Hello Ms. Smith,
Hello Mr. Bond,

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  • Hello [Team Name], (to groups)

Hello Sales Team,
Hello Marketing Team,

Notice that we always start with a capital letter, and there is a comma ( , ) after each greeting. Let’s now look at each situation in more detail.

Informal email greetings

Using first names is appropriate (okay) when you meet the person regularly and you feel comfortable using their first name with them. Often these are coworkers or people you know who prefer to be called by their first name.

Formal email greetings

Using titles and last names is a formal greeting, and you should use it with anyone that you do not know well. Whether that is a new client for the company, or the HR (Human Resources) guy that falls asleep while waiting for the elevator, this basic greeting works.

If you’re ever sending an email to an address that doesn’t have a specific contact name, use the name of the department/team (i.e. Dear Human Resources Department) or “Dear Sir/Madam” if possible. Otherwise, you can use the formal “To Whom It May Concern” greeting.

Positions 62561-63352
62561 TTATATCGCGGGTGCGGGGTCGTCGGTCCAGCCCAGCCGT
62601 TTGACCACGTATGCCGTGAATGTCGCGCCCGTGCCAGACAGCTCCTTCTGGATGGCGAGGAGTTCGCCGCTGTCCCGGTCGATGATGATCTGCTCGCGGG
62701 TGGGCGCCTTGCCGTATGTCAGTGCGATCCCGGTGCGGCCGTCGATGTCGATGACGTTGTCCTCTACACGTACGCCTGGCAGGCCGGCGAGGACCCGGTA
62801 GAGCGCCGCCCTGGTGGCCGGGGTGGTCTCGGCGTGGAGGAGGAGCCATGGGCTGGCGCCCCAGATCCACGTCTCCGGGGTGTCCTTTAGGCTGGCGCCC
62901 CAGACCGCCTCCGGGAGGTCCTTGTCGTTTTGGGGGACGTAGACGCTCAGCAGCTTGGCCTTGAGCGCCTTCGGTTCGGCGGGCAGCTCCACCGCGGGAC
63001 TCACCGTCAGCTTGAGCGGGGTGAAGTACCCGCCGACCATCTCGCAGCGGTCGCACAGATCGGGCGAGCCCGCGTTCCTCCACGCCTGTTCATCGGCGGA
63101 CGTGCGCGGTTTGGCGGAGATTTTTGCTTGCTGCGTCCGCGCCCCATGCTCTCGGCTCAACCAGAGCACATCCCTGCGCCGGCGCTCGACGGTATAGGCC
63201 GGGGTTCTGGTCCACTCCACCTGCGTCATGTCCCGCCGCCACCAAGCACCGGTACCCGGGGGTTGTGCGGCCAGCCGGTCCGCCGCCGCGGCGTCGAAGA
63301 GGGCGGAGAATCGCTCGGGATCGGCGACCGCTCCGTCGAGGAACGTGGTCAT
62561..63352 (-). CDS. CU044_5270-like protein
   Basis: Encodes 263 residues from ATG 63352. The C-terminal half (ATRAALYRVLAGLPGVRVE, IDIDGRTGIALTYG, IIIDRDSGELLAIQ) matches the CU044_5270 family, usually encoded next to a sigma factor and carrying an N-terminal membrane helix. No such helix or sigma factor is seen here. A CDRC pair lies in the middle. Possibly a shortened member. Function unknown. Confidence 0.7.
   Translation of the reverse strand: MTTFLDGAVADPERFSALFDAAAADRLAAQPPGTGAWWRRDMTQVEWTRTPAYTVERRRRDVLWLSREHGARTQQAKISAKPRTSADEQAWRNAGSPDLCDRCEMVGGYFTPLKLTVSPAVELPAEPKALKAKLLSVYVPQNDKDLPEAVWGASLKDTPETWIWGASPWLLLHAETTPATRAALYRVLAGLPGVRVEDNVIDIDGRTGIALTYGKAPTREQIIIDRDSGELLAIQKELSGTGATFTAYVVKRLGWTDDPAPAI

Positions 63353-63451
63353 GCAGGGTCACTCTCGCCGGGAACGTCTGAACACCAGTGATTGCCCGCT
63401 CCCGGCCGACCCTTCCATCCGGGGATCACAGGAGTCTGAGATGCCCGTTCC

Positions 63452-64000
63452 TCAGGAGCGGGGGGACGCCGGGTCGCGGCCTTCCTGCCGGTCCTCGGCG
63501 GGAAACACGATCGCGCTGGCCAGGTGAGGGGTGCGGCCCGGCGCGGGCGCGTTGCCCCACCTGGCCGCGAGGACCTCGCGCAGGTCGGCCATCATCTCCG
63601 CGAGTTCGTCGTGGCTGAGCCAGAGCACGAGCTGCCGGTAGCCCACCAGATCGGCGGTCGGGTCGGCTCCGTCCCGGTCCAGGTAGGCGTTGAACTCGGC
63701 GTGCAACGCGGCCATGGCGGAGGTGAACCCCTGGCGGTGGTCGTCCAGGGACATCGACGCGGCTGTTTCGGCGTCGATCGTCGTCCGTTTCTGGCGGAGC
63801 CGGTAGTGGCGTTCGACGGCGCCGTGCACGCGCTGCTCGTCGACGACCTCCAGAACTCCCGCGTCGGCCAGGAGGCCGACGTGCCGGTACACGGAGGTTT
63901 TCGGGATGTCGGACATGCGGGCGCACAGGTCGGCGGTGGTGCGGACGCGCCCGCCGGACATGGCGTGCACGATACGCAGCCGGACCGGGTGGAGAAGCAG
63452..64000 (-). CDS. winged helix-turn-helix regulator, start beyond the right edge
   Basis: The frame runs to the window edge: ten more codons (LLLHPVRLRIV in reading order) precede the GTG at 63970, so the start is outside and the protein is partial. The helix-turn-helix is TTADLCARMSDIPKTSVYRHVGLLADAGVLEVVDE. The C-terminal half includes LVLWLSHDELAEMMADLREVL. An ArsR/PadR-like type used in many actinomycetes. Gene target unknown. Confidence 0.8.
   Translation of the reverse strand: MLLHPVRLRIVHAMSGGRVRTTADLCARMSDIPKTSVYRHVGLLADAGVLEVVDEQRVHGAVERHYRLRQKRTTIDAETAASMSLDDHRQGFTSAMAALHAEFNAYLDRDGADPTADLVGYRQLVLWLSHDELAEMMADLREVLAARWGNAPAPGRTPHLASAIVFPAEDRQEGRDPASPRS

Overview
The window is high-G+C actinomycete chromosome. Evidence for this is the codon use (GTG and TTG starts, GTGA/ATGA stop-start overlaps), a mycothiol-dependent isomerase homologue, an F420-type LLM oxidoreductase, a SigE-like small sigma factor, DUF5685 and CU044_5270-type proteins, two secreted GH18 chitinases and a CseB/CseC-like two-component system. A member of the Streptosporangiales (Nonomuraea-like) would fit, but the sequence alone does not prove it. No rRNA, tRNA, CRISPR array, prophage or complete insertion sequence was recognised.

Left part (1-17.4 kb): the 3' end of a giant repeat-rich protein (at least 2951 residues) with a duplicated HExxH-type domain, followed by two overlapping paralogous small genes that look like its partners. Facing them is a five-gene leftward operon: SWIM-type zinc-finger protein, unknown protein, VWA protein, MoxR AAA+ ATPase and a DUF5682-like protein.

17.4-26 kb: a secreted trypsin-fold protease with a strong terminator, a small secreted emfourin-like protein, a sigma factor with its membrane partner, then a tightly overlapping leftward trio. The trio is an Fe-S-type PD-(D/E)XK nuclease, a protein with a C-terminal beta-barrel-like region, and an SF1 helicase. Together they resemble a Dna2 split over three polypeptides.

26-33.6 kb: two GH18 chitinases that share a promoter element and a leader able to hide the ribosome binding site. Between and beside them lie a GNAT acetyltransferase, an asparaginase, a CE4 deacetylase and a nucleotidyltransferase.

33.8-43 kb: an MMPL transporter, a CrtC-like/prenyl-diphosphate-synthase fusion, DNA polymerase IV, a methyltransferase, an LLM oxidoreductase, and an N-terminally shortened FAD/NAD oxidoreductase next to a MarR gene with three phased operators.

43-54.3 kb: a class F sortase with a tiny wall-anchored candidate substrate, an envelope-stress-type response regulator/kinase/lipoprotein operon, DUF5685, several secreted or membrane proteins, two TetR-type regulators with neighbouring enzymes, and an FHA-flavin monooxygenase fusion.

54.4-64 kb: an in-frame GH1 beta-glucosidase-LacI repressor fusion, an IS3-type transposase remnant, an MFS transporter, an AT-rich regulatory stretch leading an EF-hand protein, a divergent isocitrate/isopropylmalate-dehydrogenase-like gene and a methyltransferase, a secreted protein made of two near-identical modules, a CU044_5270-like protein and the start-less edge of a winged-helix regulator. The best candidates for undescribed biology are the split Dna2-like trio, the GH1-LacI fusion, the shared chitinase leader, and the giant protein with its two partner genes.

Email greetings to groups

When writing to groups of people, think about your relationship to the group.

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If it’s a group of people you know really well, you can use something more informal such as “Hi all,” “Hi team” or “Hi everyone.”

If it’s a small group of people (five or less), use their first names: Dear Sarah, Roxy and Chad.

If it’s a more formal email, you can use greetings such as “Dear Coworkers,” “Dear Colleagues” or “Dear Hiring Committee.”

2. Tell The Recipient Who You Are

When you write an email, sometimes the recipient doesn’t know you or remember you. So, you have to tell your reader who you are. This includes people who you met briefly at conferences or people who may not recognize your email address.

How do you do it? Simple: State your name and how the reader would recognize (know/remember) you.

For example:

Hello James Bond,

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My name is Joe Milan. We met at the Villain Conference in London last March and discussed ways my company could help you prevent evil from taking over the world.